‘Don’t ask, don’t tell’ policy needs to end

Michael Collins

To the Honorable Tim Ryan:

I am writing to ask you to support the Military Readiness Enhancement Act of 2005. I understand that you serve on the House Armed Services Committee, to which the bill has been referred. I am sure that you are already well aware of the report issued on Feb. 23 by the congressional General Accounting Office, which revealed that our country’s “don’t ask, don’t tell” policy has cost taxpayers over $191 million.

I know from following your campaign that you are a supporter of many gay civil rights. Our country finds itself in a situation where we are discriminating against desperately needed military personnel and wasting taxpayers’ money by doing so. Many of the nearly 10,000 gay service members who have been discharged since the policy was enacted have vital skills that our military needs. Despite a continued need for Arabic language specialists, the military has discharged many servicemen and women with this knowledge simply for being gay.

We have congressmen calling for the reinstatement of the draft because of military shortages, yet we can afford to discharge so many competent, trained, willing individuals simply because of their sexual orientation?

Mr. Ryan, I come from a military family. My father was in the Navy. Both of my grandfathers were also in the military. My mother’s father served in the Marines during the Korean War. Nearly all of my uncles served in the Marines. Though I choose to serve my country in other ways, my personal choice is irrelevant because I would not have been allowed to serve in the military because I am a gay American.

Such blatant discrimination should not be allowed to continue. My family has fought for generations to help ensure the freedoms that Americans enjoy. Though I cannot speak for the rest of my family, I believe that the gay and bisexual citizens of this country deserve those freedoms that my family fought so hard to protect.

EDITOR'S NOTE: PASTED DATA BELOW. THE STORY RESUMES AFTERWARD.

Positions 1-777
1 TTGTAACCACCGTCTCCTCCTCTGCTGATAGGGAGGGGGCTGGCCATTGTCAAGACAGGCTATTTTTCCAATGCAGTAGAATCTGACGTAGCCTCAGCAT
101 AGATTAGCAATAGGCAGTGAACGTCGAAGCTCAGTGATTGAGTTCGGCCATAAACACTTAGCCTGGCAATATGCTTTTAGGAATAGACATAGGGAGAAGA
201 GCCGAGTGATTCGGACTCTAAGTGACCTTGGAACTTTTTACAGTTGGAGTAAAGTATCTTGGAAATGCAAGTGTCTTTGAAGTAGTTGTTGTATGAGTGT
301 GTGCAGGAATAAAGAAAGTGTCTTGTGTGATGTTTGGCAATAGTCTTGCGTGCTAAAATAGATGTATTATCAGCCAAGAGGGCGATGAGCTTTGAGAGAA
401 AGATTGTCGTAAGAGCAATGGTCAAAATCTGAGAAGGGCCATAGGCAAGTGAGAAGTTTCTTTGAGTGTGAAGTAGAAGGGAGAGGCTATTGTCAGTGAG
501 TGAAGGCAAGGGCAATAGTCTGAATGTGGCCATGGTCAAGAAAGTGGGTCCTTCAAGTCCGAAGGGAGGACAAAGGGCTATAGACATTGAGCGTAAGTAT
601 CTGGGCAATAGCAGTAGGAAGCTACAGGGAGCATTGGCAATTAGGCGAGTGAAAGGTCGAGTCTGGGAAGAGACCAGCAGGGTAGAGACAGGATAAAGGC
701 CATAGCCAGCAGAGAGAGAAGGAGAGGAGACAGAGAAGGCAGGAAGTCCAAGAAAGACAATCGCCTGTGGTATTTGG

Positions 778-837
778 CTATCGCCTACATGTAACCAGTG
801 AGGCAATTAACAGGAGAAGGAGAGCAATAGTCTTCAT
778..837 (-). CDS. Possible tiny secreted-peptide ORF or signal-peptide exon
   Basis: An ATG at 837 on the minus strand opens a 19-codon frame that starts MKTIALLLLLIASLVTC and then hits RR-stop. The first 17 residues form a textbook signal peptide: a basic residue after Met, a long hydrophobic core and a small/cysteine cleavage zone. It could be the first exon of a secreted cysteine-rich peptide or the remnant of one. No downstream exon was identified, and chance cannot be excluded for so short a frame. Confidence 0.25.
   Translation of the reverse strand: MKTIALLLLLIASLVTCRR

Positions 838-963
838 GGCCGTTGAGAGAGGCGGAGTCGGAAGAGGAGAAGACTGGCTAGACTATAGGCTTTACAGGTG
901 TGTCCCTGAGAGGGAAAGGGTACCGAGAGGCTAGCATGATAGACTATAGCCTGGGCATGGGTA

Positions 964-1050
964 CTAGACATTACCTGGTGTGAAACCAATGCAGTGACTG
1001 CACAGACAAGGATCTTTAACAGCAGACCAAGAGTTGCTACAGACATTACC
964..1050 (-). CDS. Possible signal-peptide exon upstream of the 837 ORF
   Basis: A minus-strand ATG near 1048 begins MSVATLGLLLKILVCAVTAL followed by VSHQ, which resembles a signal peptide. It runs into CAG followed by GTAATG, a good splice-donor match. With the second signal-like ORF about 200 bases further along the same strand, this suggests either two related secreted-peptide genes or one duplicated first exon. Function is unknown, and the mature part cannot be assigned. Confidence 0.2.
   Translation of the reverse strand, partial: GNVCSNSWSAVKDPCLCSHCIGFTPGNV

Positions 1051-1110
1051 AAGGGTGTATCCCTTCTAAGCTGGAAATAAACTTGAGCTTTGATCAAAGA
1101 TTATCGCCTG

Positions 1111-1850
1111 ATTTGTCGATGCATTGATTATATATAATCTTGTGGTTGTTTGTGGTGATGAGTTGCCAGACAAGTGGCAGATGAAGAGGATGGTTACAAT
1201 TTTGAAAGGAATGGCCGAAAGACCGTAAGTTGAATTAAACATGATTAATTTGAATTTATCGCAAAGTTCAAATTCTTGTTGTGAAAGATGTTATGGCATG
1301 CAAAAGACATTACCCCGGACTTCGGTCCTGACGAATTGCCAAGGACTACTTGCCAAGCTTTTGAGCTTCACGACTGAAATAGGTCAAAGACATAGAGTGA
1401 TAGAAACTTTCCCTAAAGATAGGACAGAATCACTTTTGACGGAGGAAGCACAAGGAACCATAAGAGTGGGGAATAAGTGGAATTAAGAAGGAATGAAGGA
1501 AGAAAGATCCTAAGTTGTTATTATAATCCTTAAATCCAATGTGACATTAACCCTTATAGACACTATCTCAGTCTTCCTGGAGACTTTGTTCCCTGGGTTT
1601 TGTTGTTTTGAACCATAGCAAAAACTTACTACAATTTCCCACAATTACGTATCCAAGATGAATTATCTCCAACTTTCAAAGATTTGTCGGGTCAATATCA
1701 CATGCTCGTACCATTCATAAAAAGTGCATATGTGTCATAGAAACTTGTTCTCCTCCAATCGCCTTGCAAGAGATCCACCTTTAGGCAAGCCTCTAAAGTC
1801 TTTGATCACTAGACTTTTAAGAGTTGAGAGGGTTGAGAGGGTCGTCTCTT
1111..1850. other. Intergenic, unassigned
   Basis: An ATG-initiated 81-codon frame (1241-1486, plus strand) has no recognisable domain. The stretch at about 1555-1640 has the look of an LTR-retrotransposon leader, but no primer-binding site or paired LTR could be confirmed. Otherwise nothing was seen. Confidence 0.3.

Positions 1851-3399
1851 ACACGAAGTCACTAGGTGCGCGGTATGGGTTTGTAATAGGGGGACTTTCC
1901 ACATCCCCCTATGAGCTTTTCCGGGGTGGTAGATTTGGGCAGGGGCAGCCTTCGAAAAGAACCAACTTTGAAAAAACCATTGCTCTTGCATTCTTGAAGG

I also have friends who have hidden their sexual orientation while serving in the military. These individuals have risked their lives to keep our country safe. And in return, they are forced to keep an important part of their lives a secret. These individuals did not join the military to stare at naked men in showers. They simply wanted to fulfill a sense of civic responsibility.

The “don’t ask, don’t tell” policy does far more harm to this country than good. There is no valid reason why willing American citizens should be banned from our military. But it goes beyond mere institutional discrimination. Policies like “don’t ask, don’t tell” can lead many Americans to more direct action against our gay citizens. If this policy was not in place, perhaps Pfc. Barry Winchell would still be alive today, instead of the victim of a brutal and senseless beating.

While I realize this bill is in its very earliest stages, I hope to see it passed by both Congress and the Senate in the near future. From the things that I have heard you say during your campaigns, I think I can count on you to help end this needless discrimination.

Michael Collins is a senior sociology major and a guest columnist for the Daily Kent Stater.